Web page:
Syrian refugees in Turkey, Jordan and Lebanon could better contribute to local economies if they were trained for middle-skill jobs and were able to relocate to areas with manufacturing firms that need trained workers.
Turkey, Lebanon, and Jordan have generously received the majority of Syrian refugees. Many are working, but their sheer numbers have strained local labor markets, public services, and social harmony. Which policies might help create new economic opportunities for both the refugees and host-nation workers?
Over 5 million Syrian refugees entered Turkey, Lebanon, and Jordan due to the civil war. This has placed a severe strain on the host countries' labor markets, public services, and social cohesion. The future prosperity and stability of the region rests on creating mutually beneficial economic opportunities for Syrian refugees and host-country workers.
This case study explores the potential for crowd behaviour modelling to inform crowd management strategies to minimise the risk of violent or antisocial behaviour taking place during the 2022 FIFA World Cup, and to reduce harm if it does take place.
This case study seeks to examine the role of volunteers in the successful delivery of major sporting events, with a particular focus on their contribution towards maintaining public safety and facilitating positive fan behaviours.
This case study examines the available evidence on violent and antisocial behaviour during the 2018 World Cup; policing tactics and intelligence-sharing; sale and consumption of alcohol; and the event organisation.
This study gathers and critically assesses the available evidence into the prevalence, nature and causes of violence and disorder at other major sporting events, and to draw on promising practices to prevent and respond to these harms.
This case study gathers and critically assesses the available evidence on violent and antisocial behaviour at football events in the MENA region, as well as strategies to prevent and reduce the occurrence of these behaviours.
This case study explores the factors that may have contributed to the different outcomes in crowd behaviour and public safety witnessed in Marseille and Lille during the 2016 UEFA European Championship.
This report characterizes food security in GCC countries, documents the strategies they have taken to facilitate domestic food production and imports, and considers these strategies under scenarios with high versus low risk of supply disruption.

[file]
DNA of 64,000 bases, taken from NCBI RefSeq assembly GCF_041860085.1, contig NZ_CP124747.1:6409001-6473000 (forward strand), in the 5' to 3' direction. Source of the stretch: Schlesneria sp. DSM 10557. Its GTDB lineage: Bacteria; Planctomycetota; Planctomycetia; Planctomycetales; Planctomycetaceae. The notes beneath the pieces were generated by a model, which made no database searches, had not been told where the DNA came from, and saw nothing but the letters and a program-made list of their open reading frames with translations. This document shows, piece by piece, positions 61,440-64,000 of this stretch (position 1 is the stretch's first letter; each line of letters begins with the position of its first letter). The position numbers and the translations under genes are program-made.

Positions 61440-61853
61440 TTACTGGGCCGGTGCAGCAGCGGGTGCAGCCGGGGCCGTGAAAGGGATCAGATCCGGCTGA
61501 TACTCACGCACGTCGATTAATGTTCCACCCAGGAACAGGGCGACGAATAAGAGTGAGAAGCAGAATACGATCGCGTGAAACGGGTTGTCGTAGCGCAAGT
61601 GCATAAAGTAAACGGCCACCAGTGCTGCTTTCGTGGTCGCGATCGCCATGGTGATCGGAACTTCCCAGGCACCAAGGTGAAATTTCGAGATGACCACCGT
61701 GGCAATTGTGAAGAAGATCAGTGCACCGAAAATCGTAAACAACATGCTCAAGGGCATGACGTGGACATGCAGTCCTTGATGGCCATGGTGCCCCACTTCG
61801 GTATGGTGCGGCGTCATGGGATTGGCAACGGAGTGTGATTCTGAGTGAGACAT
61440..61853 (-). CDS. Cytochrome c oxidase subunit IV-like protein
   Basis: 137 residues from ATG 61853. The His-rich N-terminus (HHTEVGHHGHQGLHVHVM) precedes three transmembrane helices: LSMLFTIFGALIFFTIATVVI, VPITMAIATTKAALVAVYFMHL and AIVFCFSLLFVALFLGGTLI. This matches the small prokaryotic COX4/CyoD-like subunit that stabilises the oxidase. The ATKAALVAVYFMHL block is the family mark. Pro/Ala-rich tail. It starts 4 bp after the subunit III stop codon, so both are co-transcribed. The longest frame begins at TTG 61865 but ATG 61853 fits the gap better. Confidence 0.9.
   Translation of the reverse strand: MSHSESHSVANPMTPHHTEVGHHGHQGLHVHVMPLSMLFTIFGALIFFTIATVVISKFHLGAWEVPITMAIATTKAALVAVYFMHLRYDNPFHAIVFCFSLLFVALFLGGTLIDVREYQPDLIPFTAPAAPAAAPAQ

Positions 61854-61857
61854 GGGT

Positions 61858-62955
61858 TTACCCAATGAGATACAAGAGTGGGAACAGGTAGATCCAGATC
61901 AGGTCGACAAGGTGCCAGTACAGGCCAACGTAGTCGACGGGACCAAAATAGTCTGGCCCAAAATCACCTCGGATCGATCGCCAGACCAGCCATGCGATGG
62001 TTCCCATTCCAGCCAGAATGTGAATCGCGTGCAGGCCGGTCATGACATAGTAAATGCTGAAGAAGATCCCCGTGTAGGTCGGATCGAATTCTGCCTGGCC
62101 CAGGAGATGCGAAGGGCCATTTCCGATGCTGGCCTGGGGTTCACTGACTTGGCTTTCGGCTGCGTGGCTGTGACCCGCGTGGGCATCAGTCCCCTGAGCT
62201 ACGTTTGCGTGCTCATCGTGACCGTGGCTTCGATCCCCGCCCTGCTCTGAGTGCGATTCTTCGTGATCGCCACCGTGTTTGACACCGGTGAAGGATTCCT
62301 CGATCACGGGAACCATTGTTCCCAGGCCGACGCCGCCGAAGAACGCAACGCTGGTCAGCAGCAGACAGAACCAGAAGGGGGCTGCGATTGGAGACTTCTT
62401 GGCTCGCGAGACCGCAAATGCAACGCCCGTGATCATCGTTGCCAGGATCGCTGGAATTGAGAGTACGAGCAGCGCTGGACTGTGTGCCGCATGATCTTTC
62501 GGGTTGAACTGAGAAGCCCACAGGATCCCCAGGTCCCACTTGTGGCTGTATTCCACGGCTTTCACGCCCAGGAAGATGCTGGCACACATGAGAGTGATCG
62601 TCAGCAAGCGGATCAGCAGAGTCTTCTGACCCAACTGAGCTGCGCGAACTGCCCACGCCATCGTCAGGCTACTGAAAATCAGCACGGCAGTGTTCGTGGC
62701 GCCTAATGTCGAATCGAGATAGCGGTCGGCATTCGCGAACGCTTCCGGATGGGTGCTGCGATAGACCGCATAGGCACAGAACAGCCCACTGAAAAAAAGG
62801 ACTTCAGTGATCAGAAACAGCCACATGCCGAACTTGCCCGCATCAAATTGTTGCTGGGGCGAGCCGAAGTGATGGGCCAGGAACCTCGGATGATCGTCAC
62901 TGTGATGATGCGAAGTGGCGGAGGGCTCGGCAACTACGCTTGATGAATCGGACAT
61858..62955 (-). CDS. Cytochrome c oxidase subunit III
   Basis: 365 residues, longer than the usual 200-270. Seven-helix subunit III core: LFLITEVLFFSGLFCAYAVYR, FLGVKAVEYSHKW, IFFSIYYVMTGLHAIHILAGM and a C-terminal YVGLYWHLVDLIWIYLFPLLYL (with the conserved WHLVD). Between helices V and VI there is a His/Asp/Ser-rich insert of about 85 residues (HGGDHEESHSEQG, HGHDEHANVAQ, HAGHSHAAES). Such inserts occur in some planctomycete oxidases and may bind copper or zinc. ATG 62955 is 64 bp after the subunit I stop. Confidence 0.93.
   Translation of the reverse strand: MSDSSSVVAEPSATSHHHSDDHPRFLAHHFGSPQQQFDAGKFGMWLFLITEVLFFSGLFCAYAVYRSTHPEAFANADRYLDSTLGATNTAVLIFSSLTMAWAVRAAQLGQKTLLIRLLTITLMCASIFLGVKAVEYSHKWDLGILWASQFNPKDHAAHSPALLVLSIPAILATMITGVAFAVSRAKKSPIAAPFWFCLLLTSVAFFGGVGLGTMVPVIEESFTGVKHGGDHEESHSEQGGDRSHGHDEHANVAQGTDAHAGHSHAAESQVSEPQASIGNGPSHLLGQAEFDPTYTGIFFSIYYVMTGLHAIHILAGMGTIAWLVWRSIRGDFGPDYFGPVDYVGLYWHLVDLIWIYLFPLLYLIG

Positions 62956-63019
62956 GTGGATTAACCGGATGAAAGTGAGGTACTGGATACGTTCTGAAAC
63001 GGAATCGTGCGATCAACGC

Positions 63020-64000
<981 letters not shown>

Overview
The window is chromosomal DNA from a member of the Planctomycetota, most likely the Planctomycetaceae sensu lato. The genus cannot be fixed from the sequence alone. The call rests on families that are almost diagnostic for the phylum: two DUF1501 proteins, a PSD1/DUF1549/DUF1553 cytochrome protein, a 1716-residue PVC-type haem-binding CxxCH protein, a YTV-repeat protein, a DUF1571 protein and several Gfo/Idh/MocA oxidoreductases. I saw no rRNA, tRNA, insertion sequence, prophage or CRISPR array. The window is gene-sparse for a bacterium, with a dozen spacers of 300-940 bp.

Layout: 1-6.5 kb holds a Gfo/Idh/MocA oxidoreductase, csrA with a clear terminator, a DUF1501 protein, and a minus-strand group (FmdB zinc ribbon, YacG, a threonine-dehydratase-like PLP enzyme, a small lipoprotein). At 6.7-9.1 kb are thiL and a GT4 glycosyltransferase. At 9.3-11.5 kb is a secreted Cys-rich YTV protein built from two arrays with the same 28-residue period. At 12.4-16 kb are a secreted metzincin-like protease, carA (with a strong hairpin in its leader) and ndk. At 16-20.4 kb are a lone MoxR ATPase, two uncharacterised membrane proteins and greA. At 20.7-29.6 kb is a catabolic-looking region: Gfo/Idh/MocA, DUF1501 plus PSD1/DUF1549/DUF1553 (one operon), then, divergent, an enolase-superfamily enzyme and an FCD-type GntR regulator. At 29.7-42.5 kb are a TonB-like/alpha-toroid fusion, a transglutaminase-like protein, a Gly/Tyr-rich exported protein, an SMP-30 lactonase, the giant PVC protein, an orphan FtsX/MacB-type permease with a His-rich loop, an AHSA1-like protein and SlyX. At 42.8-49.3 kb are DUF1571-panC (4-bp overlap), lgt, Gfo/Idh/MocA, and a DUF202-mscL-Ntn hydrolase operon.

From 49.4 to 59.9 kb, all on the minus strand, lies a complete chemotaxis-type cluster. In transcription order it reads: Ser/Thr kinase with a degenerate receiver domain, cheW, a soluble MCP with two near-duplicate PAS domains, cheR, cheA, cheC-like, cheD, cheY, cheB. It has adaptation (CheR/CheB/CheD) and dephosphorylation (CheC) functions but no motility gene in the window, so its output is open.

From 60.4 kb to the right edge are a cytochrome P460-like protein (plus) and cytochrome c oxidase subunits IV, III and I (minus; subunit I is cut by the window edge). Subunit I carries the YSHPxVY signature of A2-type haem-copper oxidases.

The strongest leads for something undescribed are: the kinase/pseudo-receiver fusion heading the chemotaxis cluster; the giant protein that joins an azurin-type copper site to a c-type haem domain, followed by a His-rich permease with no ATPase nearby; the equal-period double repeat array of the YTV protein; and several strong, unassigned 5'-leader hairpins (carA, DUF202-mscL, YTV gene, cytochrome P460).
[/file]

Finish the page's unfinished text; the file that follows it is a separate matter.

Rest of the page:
As the Saudis' chief political and military partner and the undisputed security guarantor in the Middle East, the United States has considerable influence it can wield over Saudi decisionmaking. The Trump administration could consider using its influence to encourage Saudi leadership to moderate its assertive and damaging policies abroad.
The shifting alignments in the Middle East have intensified since the murder of the Saudi journalist Khashoggi in Istanbul. Turkey has drifted away from NATO and toward Iran and Russia. Like Tehran and Moscow, Ankara is now more anti-Western than at any point in recent memory. What does this mean for the United States?
Since 1967, most Palestinian residents of Jerusalem have boycotted municipal elections to avoid legitimating Israeli rule. But recent polls suggest that some might be warming to the idea of voting. A game with Israeli and Palestinian policy experts examined possible consequences of the boycott ending.
Following the killing of the Saudi journalist Jamal Khashoggi, the United States needs to, at minimum, return toward a distinctly American policy toward the Middle East, one which can be distinguished from that of its local partners.
The Trump administration's position on the Syrian civil war has shifted from countering ISIS to containing Iran. America will remain in Syria as long as Iran does. But an unending timetable for the withdrawal of troops is far more problematic for Washington than it is for Tehran.
Although the Islamic State has lost nearly 98 percent of the territory it once controlled, it is ripe for a comeback in Sunni-majority areas of Iraq and Syria. The group has proven that it is capable of making money even without controlling large population centers.
Why is America in Afghanistan? What interests justify its sacrifices? How will the war end? If the United States finds it hard to answer such questions after nearly two decades, the coming years are unlikely to provide clarity. If a campaign has no end, it can have no objective. If it has no objective, it cannot be won.
Gaza has long had water and sanitation challenges, but today it's in a state of emergency. The crisis could be resolved through greater investment in water and power infrastructure as well as more water or electricity purchases. But political complications and other barriers remain.